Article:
Prince Rupert School District board trustees approved a two-week spring break for students in the 2016-17 school calendar year.

School board approves two-week spring break

The spring break saga in Prince Rupert has reached its end.

The spring break saga in Prince Rupert has reached its end.

At the last Prince Rupert School District (SD52) board meeting, board trustees took advantage of the opportunity to re-evaluate different calendar options for the 2016-17 school year and in a reversal of opinion to pass a one-week spring break for students, the trustees passed a calendar with the two-week break.

The passing didn’t come without its controversy, however.

After a March meeting, in which trustee members voted in favour of a one-week spring break (Prince Rupert is one of three districts in the province to have a one-week break, with the remaining 57 others having two), and explained their rationale based on how it may affect different members of the community including First Nations, feedback ranging from dignified to disrespectful poured in to the district opposing the one-week option, even including accusations of racism toward the board.

“[Our original decision] caused a lot of turmoil in our community and that wasn’t our intent whatsoever,” said trustee Terri-Lynne Huddlestone.

“The hurtfulness of the community and their words toward us as a board doing our job and what we’re elected to do has been very difficult.”

Trustees originally voting for one week cited declining student achievement in the district as well as former teacher support for the option as reasons in favour of the shorter span. After overwhelming support for the two-week break from almost all stakeholders including parents, students, and through a district-distributed survey, the board approved the longer two weeks off in a 5-1 vote, with trustee Louisa Sanchez the lone member voting against. Additionally, district teachers voted in favour of a second week school closure in March this year.

“I believe in fulfilling my responsibility in determining what’s best for students. I don’t believe I should be considering family vacations or extra-curricular, my focus is for children in the schools. I realize this will make me unpopular, however I’m not here for popularity I’m here to advocate for our students,” adding that her extensive research from the ministry and other districts (Haida Gwaii has one week) has led her to her conclusion.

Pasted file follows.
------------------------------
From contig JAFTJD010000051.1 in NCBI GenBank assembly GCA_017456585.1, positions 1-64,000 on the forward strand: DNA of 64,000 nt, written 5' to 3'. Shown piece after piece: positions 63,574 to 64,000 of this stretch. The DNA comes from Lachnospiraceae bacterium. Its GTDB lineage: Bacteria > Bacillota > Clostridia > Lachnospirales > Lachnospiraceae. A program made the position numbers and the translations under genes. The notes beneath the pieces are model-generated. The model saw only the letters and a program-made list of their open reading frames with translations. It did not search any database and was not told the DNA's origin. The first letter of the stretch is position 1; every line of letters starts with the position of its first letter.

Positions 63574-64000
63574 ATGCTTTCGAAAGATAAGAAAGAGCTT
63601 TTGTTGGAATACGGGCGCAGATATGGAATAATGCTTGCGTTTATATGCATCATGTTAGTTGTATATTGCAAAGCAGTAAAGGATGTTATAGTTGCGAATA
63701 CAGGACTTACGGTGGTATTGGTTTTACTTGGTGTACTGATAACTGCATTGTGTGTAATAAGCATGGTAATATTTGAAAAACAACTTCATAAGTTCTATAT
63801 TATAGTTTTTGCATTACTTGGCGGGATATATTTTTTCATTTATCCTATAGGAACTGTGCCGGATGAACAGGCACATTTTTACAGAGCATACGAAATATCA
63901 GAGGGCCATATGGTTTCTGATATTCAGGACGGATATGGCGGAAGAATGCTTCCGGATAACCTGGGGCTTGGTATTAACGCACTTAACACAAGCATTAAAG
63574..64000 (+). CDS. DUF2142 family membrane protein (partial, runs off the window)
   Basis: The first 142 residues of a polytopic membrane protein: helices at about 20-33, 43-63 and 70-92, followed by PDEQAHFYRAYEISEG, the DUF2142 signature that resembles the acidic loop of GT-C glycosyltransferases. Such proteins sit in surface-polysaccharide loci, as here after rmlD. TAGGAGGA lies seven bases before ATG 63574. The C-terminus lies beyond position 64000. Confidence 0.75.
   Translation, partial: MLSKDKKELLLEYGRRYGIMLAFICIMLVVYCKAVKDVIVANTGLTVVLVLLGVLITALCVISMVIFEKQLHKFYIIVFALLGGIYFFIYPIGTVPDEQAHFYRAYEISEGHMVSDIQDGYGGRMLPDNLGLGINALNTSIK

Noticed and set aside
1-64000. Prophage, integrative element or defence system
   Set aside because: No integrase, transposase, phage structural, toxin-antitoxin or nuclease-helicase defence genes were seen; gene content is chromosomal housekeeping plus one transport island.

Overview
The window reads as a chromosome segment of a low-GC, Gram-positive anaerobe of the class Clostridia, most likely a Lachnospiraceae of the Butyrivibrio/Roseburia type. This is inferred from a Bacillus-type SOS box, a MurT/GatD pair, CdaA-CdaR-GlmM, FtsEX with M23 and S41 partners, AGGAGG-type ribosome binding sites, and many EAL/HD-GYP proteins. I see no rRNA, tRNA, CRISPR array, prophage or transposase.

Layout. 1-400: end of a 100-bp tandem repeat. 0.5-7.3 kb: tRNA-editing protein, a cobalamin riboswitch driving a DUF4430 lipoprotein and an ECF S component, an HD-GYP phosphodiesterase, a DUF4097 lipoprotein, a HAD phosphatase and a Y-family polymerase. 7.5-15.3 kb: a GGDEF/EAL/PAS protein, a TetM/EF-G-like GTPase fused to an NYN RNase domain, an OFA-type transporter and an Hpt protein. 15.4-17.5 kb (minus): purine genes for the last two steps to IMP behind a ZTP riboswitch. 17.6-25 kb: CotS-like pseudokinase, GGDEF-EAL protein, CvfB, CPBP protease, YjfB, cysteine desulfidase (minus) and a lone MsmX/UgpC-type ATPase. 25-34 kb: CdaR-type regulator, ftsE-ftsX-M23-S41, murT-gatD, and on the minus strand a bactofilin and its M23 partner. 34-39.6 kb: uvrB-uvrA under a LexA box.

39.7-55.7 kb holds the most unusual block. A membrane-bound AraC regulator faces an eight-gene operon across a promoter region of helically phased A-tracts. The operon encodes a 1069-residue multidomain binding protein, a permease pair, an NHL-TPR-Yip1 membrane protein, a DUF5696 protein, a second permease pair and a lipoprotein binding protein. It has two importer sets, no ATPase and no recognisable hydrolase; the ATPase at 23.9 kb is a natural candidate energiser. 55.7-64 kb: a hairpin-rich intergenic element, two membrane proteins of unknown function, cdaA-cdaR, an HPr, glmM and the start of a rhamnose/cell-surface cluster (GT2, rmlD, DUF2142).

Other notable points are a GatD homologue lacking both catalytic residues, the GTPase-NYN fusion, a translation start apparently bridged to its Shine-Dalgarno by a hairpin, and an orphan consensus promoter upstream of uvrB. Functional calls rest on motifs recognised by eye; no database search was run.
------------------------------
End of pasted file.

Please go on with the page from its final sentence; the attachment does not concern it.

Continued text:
“[Many alleged our] survey was not a good reflection of the community – that it was dance parents getting organized and making submissions. I say ‘So what?’ If it was good for them, they have the opportunity to submit as everyone did … What we’ve done buys into [the theory that data collectors don’t use survey data and have their minds made up anyway]. We disregarded the data we collected and we fired it out the window … and that was wrong of us. If we are not going to seriously consider information gathered in a survey we have no business conducting it in the first place,” said board chair Tina Last, adding that teachers teaching in half-empty classrooms in the adjacent week to the March break end up teaching the same material over again.

“What exactly can we use to deny the overwhelming support of a two-week spring break? We’ve got none,” said Last.

 

Get local stories you won't find anywhere else right to your inbox.
Sign up here

Just Posted

Four air ambulance flights out of Terrace delayed or cancelled

Pandemic precautions caused nighttime closure of service station providing weather data to pilots

Skeena Resources, Tahltan prez excited by purchase of Eskay Creek

Skeena gets full control of mine, Barrick gets 12 per cent of Skeena and a one per cent royalty

CityWest announces new CEO

Stefan Woloszyn will start Aug. 17 to head up Prince Rupert, Kitimat, Terrace and Smithers region

CityWest announces new CEO

Stefan Woloszyn will start Aug. 17 to head up Prince Rupert, Kitimat, Terrace and Smithers region

Terrace conservation officers relocate Spirit bear

Bear roamed Kitsumkalum Valley north of Terrace for many years

B.C. sees 25 new COVID-19 cases, community exposure tracked

One death, outbreaks remain in two long-term care facilities

Northern B.C. First Nations call for reversal of grizzly bear hunting ban

Growing grizzly populations have led to fewer ungulates and increased fear of attacks says Chad Day

RCMP ‘disappointed’ by talk that race a factor in quiet Rideau Hall arrest

Corey Hurren, who is from Manitoba, is facing 22 charges

NHL’s Canadian hubs offer little economic benefit, but morale boost is valuable: experts

Games are slated to start Aug. 1 with six Canadian teams qualifying for the 24-team resumption of play

‘Made in the Cowichan Valley’ coming to a wine bottle near you

Cowichan Valley has the honour of being the first sub-GI outside of the Okanagan

VIDEO: Vancouver Island cat missing 18 months reunited with family

Blue the cat found at Victoria museum 17 kilometres from home

VIDEO: Alberta man rescues baby eagle believed to be drowning in East Kootenay lake

Brett Bacon was boating on a lake in Windermere when he spotted the baby eagle struggling in the water

Conservationists raise concerns over state of care for grizzly cubs transferred to B.C. zoo

‘Let them be assessed now before their fate is sealed,’ urges B.C. conservationist Barb Murray

B.C.’s COVID-19 job recovery led by tourism, finance minister says

Okanagan a bright spot for in-province visitor economy

Most Read